Monday, September 19, 2016

13360: ADCOLOR® Tinny Anniversary.

ADCOLOR® celebrates its 10th year of Pollyannaish partying. Ironically and appropriately, the traditional 10-year anniversary gift is tin or aluminum. The original 2007 press release—which inspired MultiCultClassics commentary—declared the following:

ADCOLOR™ is a first of its kind cross-industry collaboration on the issue of diversity. The Coalition hopes to combine the energies of the marketing, media and advertising communities to stimulate ideas, discussion and solutions to advance diversity goals.

Seems as if the only noticeable accomplishment from the “cross-industry collaboration” is transitioning from a trademarked logo to a registered trademarked logo. Whatever. This year, the conference theme is: Challenge Now. Feel free to peruse the details in the image below.

The full price of admission is $1395, putting the soiree on par with The 3% Conference, in terms of tax-deductible—and arguably societal—contributions. Actually, The 3% Conference might be more successful, as the girl group takes credit for boosting the alleged underrepresentation of White women in creative departments from 3% to roughly 11% over just a few years. Minority underrepresentation, in contrast, has worsened over the past decade.

Then again, has ADCOLOR® ever been honestly dedicated to pushing for progress versus partying? The organization has honored diversity trailblazers like Magic Johnson, Queen Latifah and Nick Cannon, while ignoring legitimate diversity champions like Harry Webber, Sanford Moore and Hadji Williams. Hell, Dan Wieden picked up a trophy instead of the aforementioned trio—which is pretty fucked up. Annie the Chicken Queen and Gustavo Martinez have a better shot at ADCOLOR® recognition than Messrs. Webber, Moore and Williams.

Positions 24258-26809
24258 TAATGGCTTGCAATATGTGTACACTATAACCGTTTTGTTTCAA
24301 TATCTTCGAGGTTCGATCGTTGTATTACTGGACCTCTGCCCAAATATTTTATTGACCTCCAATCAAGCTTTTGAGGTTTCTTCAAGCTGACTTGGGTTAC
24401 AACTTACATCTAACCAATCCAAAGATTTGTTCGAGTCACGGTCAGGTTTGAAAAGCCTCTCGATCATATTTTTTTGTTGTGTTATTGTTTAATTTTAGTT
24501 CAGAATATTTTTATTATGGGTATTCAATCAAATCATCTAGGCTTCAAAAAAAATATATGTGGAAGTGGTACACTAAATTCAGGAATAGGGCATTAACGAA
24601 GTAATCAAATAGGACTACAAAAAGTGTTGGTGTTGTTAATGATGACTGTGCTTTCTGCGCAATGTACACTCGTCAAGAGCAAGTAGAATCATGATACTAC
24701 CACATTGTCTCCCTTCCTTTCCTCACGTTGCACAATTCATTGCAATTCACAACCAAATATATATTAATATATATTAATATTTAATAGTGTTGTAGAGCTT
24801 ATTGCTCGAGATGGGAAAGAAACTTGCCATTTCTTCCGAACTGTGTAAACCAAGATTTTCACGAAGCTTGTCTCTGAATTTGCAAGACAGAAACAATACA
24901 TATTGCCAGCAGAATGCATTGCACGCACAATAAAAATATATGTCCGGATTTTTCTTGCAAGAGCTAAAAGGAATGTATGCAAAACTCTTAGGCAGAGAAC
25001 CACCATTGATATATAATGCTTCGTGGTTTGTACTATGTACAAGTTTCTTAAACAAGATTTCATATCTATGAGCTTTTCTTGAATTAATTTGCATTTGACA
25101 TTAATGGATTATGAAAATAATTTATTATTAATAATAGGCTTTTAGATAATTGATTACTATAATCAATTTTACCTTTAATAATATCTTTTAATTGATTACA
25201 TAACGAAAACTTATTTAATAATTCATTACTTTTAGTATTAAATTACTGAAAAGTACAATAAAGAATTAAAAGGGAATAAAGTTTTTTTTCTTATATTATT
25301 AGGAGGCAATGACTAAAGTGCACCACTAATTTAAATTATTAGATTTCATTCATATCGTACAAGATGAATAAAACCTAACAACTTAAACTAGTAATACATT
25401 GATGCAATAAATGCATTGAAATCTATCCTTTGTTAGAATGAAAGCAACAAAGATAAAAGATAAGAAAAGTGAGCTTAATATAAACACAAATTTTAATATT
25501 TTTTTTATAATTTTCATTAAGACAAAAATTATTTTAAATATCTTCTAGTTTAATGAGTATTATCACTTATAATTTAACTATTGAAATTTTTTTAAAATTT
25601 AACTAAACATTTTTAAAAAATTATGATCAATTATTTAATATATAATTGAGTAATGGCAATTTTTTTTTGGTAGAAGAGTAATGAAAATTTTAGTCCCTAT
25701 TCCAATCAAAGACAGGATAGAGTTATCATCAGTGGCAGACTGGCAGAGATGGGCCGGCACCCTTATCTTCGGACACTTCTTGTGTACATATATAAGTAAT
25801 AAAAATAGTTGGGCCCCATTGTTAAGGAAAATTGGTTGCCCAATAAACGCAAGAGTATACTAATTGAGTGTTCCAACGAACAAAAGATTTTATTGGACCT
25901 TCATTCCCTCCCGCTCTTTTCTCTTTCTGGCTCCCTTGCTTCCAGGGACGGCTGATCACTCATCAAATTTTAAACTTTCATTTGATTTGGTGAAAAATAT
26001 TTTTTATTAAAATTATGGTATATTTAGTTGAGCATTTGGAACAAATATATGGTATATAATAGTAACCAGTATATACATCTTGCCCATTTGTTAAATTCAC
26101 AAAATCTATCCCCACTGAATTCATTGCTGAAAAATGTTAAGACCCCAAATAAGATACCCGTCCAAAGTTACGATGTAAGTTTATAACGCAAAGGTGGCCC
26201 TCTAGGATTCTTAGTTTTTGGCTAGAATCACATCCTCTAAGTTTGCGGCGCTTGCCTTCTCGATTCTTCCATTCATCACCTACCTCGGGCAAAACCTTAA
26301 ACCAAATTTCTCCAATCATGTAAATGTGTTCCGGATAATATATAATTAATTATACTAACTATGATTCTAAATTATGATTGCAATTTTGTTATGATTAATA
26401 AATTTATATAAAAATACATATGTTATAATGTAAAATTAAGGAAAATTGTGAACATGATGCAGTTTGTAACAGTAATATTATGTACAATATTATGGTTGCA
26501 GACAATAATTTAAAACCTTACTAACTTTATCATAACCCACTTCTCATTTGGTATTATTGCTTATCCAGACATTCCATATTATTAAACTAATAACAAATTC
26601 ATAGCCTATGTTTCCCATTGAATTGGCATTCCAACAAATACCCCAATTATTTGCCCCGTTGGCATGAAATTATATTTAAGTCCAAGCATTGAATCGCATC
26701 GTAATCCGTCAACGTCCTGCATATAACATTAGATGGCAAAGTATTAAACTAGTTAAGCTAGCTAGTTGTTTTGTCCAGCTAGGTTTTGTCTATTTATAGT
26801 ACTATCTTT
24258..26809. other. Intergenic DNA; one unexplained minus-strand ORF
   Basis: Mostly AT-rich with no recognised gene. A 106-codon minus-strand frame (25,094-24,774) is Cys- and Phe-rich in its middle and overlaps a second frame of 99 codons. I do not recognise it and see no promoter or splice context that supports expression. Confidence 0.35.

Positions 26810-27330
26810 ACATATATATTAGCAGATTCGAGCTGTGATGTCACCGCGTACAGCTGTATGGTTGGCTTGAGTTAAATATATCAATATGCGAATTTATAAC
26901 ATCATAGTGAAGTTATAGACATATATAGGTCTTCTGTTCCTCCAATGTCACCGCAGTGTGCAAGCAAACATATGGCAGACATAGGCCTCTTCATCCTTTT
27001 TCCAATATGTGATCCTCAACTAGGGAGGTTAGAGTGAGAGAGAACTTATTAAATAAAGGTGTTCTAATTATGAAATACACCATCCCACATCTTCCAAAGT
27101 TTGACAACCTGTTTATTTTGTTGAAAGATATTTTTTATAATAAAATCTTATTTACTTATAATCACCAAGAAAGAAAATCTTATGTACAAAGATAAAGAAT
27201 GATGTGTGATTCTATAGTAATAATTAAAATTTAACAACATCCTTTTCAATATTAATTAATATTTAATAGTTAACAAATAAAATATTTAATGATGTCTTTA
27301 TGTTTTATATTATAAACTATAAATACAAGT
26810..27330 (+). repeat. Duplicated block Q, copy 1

So here’s some unsolicited advice to ADCOLOR® cheerleaders: Challenge yourself now to stimulate ideas, discussion and solutions to advance diversity goals and establish true commitment—and maybe credibility will follow.


Anonymous said...

Adcolor is an excuse for the Board of Directors to pick whatever celebrity they most want to hang out with, and get holding companies to foot the bill.

That's why the climax of their year is honoring celebs like Queen Latifah or Nick Cannon (stars who have zero actual pull or place in advertising) instead of actual adland changers (Harry Webber, Sanford Moore, etc). The Board of Directors gets their jollies and the ad industry goes on unchanged, except for few black men and women in it every year (see the Graham numbers).

Every single holding company that funds a position on the Board of Directors, funds tickets to the event, and makes a donation to Adcolor (all tax deductible, of course) puts a huge chunk of text about it in their annual report under the heading of "How Our Holding Company Supports Diversity".

Whenever their shareholders or the NAACP or NYC Human Rights commission or any lawyer comes calling (about whatever latest discrimination tangle their ad agencies have gotten themselves into), they point to their support of Adcolor and go on their merry way.

Anonymous said...

Anonymous said...

Donations are not tax-deductible, as ADCOLOR(R) is a 501(C)6 organization, which also means that they do not have to disclose their donors (~$1M) by law on their IRS Tax Return (Form 990) or by request. So when we talk about diverted diversity, I mean DAMN, I can't even write off the party I am funding.

wack said...

It's hard for me to get behind ADCOLOR because I've personally witnessed agencies using it in lieu of diversity.

It's like a convenient public shield they put up instead of hiring, promoting or supporting anyone of color inside the agency.

The frustrating thing is that no one ever calls any agency out on this.

They're just allowed to dodge behind ADCOLOR once a year, which is the absolute bare minimum possible, and then proudly proclaim how committed to diversity they are.